After the Confederate statues, are Washington and Jefferson next?

Mount Rushmore
Mount Rushmore (Photo by kidsnetsoft0 /

By Clifford S. Fishman

Special to WJW

The Second Commandment forbids us to “make … a sculptured image, or any likeness of what is in the heavens above, or on the earth below…. You shall not bow down to them or serve them.” There is disagreement as to whether we should read this as an absolute ban, or only a ban on creating such “images” for the purpose of bowing to them and serving them. Perhaps if the United States had followed the absolutist approach, there would be less contention and strife among us today.

Even the best societies — including ancient Israel and modern America — have their shameful episodes as well as their noble ones. And this is also true of the men and women we honor and venerate. Our Tanach portrays our biblical heroes — the patriarchs and matriarchs, Joseph, Moses, Aaron, Miriam and King David —as human beings with flaws and sins as well as virtues. Anyone who studies Torah or attends services knows that.

But I don’t think America has done as good a job in evaluating our national heroes — until recently. That process began several years ago with statues venerating leaders of the Confederacy.

I believe those statues and monuments should come down. But how they come down is also important.

Removing them as a result of the political process — as a result of legislation or lawful action by a governor or mayor — should be applauded. Doing so by mob violence should be condemned and prosecuted, regardless of how much we disdain the person or the cause the statue

Those who oppose the removal of monuments to so-called Confederate heroes have asked a question that strikes at the heart of how our country was founded, and what our country is and should be. They ask: Why stop at Robert E. Lee and Stonewall Jackson and Jefferson Davis? What about Washington and Jefferson? They enslaved Blacks, too.

They have a point. And Washington and Jefferson didn’t “merely” enslave. Jefferson sexually exploited at least one enslaved woman. Evidence of George Washington’s use and abuse of the Black men and women he enslaved — evidence long known to historians, yet withheld from the general public — is appalling. Should we tear down their statutes, too? Should we blast their faces off Mount Rushmore?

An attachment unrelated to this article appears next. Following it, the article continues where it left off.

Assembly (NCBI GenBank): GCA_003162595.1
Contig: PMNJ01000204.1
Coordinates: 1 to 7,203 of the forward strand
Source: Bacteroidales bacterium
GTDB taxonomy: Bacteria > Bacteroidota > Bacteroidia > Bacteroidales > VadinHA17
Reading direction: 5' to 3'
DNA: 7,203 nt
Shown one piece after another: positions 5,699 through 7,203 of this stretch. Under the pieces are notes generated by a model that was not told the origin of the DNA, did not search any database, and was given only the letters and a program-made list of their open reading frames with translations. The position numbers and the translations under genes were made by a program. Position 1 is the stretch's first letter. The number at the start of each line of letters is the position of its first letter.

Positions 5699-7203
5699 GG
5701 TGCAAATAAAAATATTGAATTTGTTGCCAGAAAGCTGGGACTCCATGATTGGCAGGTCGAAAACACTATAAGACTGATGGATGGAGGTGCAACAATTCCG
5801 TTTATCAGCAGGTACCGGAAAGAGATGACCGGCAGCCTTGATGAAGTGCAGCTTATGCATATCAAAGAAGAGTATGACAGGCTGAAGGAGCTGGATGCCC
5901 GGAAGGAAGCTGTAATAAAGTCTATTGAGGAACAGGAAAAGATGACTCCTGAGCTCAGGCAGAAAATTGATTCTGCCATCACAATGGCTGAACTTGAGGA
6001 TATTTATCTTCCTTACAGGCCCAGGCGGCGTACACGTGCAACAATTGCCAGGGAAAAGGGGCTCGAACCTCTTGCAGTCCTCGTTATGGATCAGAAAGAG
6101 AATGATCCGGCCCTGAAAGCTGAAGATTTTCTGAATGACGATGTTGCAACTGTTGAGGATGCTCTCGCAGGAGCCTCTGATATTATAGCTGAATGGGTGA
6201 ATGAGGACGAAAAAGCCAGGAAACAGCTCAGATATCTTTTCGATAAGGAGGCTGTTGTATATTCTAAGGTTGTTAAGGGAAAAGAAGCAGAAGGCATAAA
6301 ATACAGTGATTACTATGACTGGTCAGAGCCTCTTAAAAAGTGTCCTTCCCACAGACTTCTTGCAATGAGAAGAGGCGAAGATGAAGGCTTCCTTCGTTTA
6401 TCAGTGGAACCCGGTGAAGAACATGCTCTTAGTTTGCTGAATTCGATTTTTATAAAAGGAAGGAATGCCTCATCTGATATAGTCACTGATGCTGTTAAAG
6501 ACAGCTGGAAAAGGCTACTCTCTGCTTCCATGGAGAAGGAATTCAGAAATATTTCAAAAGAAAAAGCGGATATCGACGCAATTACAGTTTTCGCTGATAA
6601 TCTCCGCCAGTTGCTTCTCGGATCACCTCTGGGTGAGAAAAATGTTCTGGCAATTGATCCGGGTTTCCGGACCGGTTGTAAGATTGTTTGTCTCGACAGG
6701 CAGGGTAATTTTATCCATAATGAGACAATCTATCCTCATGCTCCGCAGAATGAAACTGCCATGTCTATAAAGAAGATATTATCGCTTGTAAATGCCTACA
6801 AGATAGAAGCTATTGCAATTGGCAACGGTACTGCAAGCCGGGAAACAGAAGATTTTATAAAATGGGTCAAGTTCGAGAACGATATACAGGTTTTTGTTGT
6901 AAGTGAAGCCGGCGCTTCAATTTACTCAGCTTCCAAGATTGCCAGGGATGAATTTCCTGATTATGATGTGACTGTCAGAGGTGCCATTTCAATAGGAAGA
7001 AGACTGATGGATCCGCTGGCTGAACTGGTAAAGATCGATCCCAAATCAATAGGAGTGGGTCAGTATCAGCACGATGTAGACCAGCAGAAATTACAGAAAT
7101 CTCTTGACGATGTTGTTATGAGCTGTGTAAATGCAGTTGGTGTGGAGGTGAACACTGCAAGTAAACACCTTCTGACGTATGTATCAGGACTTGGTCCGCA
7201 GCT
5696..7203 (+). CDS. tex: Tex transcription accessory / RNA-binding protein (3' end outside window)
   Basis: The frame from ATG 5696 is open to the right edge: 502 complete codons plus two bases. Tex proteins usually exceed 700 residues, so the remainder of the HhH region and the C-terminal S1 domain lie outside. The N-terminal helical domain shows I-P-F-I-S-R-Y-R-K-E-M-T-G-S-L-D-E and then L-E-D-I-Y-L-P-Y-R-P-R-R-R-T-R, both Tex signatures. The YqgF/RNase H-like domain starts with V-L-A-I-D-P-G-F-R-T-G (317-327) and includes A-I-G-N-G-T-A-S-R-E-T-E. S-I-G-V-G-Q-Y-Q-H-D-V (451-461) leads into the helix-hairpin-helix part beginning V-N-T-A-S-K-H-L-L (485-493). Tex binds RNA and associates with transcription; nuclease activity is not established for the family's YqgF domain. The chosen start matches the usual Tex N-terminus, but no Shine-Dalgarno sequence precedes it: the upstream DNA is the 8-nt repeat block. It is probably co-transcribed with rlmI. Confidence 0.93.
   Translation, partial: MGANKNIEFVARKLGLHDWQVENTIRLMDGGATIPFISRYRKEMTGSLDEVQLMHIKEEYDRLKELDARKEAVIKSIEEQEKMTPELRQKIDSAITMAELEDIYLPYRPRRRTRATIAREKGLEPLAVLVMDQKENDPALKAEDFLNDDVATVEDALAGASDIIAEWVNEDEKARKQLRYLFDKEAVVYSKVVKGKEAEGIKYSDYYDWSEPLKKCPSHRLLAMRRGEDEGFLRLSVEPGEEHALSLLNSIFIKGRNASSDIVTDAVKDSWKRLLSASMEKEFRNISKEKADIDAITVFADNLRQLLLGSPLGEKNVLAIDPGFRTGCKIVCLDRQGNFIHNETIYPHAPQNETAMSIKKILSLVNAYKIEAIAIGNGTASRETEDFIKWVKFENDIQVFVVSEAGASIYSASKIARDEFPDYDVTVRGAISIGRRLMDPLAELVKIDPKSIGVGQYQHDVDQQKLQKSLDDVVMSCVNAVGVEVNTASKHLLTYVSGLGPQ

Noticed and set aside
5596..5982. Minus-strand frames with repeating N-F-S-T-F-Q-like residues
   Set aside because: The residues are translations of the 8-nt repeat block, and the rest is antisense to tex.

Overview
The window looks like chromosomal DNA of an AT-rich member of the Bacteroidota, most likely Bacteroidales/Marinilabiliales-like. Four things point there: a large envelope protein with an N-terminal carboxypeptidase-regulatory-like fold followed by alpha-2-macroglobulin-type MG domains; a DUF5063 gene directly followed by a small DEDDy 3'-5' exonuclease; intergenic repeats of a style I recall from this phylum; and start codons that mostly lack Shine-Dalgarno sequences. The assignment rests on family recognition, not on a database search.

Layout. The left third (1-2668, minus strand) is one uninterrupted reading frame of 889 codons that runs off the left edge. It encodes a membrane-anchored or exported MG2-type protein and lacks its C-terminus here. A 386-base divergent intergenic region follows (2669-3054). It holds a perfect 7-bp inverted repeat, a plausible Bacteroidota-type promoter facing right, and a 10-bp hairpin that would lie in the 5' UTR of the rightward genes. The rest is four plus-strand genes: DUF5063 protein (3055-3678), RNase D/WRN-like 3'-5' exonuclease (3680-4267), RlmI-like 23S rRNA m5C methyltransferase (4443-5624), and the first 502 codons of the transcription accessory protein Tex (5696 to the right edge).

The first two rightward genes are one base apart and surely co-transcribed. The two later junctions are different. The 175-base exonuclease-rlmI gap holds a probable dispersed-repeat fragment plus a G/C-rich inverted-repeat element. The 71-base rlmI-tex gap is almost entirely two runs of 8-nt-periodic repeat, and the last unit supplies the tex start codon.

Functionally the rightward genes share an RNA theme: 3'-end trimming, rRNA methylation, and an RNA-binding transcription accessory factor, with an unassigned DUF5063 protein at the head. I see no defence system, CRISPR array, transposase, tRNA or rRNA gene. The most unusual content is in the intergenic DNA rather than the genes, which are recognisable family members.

I do not think so, because there are at least two major differences between honoring Washington and Jefferson on one hand and Lee, Jackson and Davis on the other.

First: consider why these men are honored. We honor and celebrate Washington and Jefferson because they risked their lives to create this country, and to advance the cause of human freedom. Not for all humans, sadly, but is the world better for what they accomplished? Is the cause to which they dedicated their lives noble and worthy?

Yes. And that is why we name things after them and build statues and monuments to honor them.

Compare them to Robert E. Lee and Jefferson Davis and Stonewall Jackson. What was their cause? Treason against their country and the preservation of slavery. Worse still, why were their statues erected? They were put up early in the 20th century as part of a campaign to humiliate and intimidate the descendants of slaves. To send a message that the promise of freedom and equality in the 13th, 14th and 15th Amendments was an empty promise. As a warning to Blacks: You’d better know your place, and stay there, or else.

We don’t reject our biblical heroes, because we recognize that, despite their significant human flaws and their sins, what they stood for, what they dedicated their lives to, what they achieved and the legacy they left us, are worthy and noble. Similarly, with regard to Washington and Jefferson and other American icons. We should continue to honor them and celebrate their accomplishments, but we also acknowledge their sins and their flaws, their mistakes and weaknesses and moral blindness. We must engage in difficult, nuanced, painful discussions about them and the origins of our country.